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The Talking Cure . . .

I lost my mom a few months ago. I am an only child and it took me until recently to allow my mom to be who she was and to not resent her for it. She never quite fit in and her legacy is alive and well in me.

Though it has seemed like I have bounced back — especially to folks who stop me in the hall daily to all-but-try-to talk me to tears — but at night, the reality of her “never coming back” sets in and I cry myself to sleep.

Last night, I began my nightly ritual, but started talking about it. I talked. I cried. Then, I began to listen. Then, I cried. This time, though, it was a cleansing cry. A cry that left me at peace with this new reality and allowed me to let her go.

Her body was failing, but her mind was just as sharp as ever. Her every thoughts were about doing things better and becoming better. It is in her honor that I am pursuing this latter part of my life. I have decided on some very simple guidelines for living the rest of the years that I am blessed with.

First of all, I am trying not to do anything that I do not like to do — even if there are things I “can” do — things like secretarial duties and spending time in places where I feel uncomfortable (like break rooms and going to lunch, when I really need time to be alone). I try to squash anybody’s negativity toward me — either by not spending any more time than necessary with them or by trying to re-direct their negativity into finding solutions that lead to happiness.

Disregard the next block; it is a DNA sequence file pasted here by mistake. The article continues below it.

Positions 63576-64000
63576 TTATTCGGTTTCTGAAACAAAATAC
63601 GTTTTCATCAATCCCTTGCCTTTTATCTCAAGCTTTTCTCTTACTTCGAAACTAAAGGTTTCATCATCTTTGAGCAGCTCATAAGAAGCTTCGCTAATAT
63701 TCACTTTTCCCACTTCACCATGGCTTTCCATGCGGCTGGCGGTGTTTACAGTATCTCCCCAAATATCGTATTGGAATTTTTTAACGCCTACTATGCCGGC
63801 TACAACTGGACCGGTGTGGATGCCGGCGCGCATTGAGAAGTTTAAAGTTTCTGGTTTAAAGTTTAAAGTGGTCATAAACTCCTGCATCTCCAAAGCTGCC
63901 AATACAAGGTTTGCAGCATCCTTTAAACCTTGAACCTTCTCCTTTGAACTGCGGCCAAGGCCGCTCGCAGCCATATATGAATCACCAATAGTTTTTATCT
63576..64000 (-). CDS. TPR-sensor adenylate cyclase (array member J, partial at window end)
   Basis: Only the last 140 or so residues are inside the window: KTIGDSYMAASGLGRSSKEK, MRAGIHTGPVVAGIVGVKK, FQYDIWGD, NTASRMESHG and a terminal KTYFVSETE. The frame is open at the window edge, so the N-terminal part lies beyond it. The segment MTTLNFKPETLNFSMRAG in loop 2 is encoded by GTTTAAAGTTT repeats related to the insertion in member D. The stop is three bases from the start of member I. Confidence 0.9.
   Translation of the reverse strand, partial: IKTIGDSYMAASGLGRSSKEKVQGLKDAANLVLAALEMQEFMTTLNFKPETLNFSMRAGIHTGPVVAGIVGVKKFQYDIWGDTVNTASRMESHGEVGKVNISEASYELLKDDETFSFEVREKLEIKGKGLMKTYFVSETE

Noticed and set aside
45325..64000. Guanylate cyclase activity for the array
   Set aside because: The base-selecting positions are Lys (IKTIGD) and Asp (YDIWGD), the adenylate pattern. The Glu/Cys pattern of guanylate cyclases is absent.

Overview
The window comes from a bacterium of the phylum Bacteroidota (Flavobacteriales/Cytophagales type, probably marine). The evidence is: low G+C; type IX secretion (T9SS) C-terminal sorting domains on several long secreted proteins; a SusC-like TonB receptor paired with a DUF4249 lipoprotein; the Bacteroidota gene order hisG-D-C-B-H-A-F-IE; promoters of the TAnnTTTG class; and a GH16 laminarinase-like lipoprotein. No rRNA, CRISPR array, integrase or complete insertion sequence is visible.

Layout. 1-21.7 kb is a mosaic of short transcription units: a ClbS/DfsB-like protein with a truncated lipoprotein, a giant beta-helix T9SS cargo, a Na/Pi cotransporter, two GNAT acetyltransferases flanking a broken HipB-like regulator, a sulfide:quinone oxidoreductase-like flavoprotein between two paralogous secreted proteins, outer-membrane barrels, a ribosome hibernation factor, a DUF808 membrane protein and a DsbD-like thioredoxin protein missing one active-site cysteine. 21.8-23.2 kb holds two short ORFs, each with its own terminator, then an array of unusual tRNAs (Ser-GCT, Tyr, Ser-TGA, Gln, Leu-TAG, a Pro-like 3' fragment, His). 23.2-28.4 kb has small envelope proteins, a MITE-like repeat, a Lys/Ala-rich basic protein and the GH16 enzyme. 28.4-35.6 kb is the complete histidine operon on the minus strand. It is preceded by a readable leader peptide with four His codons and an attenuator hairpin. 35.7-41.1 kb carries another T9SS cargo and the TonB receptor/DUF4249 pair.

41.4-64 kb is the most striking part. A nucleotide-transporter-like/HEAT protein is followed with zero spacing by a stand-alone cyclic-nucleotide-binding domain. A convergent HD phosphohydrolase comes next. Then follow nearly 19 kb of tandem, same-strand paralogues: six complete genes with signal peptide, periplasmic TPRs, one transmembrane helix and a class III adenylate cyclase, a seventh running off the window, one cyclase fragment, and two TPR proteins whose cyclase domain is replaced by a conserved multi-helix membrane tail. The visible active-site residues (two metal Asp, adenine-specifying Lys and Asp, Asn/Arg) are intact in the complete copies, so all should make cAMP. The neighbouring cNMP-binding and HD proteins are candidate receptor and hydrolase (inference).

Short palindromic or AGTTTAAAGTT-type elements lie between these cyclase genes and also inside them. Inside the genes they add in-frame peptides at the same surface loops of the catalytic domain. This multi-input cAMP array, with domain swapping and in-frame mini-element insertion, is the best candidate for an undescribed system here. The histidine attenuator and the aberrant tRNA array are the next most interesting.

Having said all that, I have been confronted with the idea that the career that I have been in for 10 years now — my 4th career change — may need to be swapped out for something that makes me happier. (I had originally planned to make this into, at least, a 20-year career, but . . . ) I have come to realize some additional things about what I want out of life and many of the “features” of this career are in conflict with my new philosophy of quality of life. I am SO re-evaluating whether or not to try something new yet again.

I have already started researching a former career that I had no faith in my ability to succeed in. (I have just seem La La Land and am convinced more than ever that I can.) Since I am in a new place in my skills of diplomacy and confidence, I think that I can take up that mantel again, but actually be able to make money while doing it — a win-win scenario.

What’s funny is that the duties that used to cause me to most stress are now the ones that I look forward to doing; and I think it’s because I think I can, at least, replace my salary doing it.

What’s so different now is that I want to sav